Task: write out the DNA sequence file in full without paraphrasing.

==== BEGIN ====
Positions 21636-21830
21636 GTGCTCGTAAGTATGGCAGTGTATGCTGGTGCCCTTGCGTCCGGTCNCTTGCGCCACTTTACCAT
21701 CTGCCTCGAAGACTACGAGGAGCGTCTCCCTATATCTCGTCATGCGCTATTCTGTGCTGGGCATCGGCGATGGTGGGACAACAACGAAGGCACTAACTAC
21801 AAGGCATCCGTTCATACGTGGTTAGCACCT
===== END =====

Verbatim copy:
Positions 21636-21830
21636 GTGCTCGTAAGTATGGCAGTGTATGCTGGTGCCCTTGCGTCCGGTCNCTTGCGCCACTTTACCAT
21701 CTGCCTCGAAGACTACGAGGAGCGTCTCCCTATATCTCGTCATGCGCTATTCTGTGCTGGGCATCGGCGATGGTGGGACAACAACGAAGGCACTAACTAC
21801 AAGGCATCCGTTCATACGTGGTTAGCACCT